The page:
‘Don’t shoot at Hurricane Irma’: Cops forced to issue warning after idea goes viral

As Floridians brace for the impending onslaught from Hurricane Irma, some residents have come up with novel ways of “scaring off” the monster storm, forcing police to issue a warning not to shoot at the hurricane.

It all started with the Facebook Event ‘Shoot at Hurricane Irma’, scheduled for 10am local time on Sunday. “Let’s show Irma that we shoot first,” the event’s description reads.

READ MORE: Worst case scenario? Massive damage feared in Tampa as it awaits Irma’s wrath

The prospect of firing rounds at the threatening storm seemed to strike a chord with many, and the event quickly garnered thousands of “attendees.”

At the time of writing, over 25,000 people have said they will “attend,” while another 53,000 have marked themselves down as “interested.”

The event was created by 22-year-old Ryon Edwards, who told the BBC he set it up due to “a combination of stress and boredom.”

“The response is a complete and total surprise to me,” Edwards added.

“I never envisioned this event becoming some kind of crazy idea larger than myself. It has become something a little out of my control.”

The event page quickly became flooded with memes enthusiastically endorsing the idea and even instructions on how to shoot a hurricane.

© Shoot At Hurricane Irma‘Don’t shoot at Hurricane Irma’: Cops forced to issue warning after idea goes viral © Facebook © Shoot At Hurricane Irma‘Don’t shoot at Hurricane Irma’: Cops forced to issue warning after idea goes viral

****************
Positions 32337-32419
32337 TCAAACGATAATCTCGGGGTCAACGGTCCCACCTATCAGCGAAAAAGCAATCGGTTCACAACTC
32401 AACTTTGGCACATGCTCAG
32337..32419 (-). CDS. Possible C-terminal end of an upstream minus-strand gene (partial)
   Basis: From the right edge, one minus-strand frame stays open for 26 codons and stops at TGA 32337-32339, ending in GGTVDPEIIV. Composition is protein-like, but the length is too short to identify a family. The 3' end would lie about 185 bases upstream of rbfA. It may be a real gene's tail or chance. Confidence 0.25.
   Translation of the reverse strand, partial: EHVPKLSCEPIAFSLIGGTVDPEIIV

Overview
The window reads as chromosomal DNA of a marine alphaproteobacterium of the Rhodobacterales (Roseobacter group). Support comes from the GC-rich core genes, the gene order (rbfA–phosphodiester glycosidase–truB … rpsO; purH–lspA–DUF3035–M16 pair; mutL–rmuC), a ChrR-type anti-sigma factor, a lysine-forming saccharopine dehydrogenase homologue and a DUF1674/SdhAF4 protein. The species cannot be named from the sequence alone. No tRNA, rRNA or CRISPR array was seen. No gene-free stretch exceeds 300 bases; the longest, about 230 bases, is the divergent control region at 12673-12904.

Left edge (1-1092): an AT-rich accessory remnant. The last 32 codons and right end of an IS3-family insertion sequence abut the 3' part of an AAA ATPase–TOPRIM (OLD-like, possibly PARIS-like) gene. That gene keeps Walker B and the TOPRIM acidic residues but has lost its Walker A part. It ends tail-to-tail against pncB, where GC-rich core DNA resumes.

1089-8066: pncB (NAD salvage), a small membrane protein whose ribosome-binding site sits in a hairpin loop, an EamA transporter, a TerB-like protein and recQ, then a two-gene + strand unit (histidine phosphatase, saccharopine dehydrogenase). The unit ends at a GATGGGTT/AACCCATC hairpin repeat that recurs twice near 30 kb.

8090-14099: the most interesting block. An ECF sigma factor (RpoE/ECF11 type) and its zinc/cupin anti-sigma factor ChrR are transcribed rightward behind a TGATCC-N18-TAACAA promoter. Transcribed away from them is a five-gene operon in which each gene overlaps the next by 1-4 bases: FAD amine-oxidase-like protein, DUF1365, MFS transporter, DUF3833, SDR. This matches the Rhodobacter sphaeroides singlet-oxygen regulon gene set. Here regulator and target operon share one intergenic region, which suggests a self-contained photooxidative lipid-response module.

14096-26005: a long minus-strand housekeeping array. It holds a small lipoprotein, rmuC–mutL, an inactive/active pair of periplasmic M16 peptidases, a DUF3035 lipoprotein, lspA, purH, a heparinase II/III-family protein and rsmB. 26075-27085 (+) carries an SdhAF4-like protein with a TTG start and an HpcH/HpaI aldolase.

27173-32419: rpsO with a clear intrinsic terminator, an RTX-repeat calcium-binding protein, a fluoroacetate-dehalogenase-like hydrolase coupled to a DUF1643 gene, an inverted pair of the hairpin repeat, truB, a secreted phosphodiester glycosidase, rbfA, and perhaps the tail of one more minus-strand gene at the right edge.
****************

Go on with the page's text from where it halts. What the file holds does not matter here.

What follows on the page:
All this activity prompted the Pasco County Sheriff’s office to issue a warning not to shoot at Irma. “You won’t make it turn around & it will have very dangerous side effects,” the police department noted.

The popularity of the ‘Shoot at Hurricane Irma’ phenomenon sparked a series of similar events, including ‘Flame Throwing Hurricane Irma’ and ‘Sing “All Star” by Smashmouth So Loud the Soundwaves Turn Irma Away’.

Recognising the interest in their ‘don’t shoot’ plea, the Pasco County Sheriff’s office followed up their warning with a call-out for volunteers to help out at emergency accommodation for people affected by Irma.

People take photos at the beach in advance of Hurricane Irma's expected arrival in Fort Lauderdale, Florida, U.S., September 9, 2017. © Carlo Allegri‘Don’t shoot at Hurricane Irma’: Cops forced to issue warning after idea goes viral © Reuters People take photos at the beach in advance of Hurricane Irma’s expected arrival in Fort Lauderdale, Florida, U.S., September 9, 2017. © Carlo Allegri‘Don’t shoot at Hurricane Irma’: Cops forced to issue warning after idea goes viral

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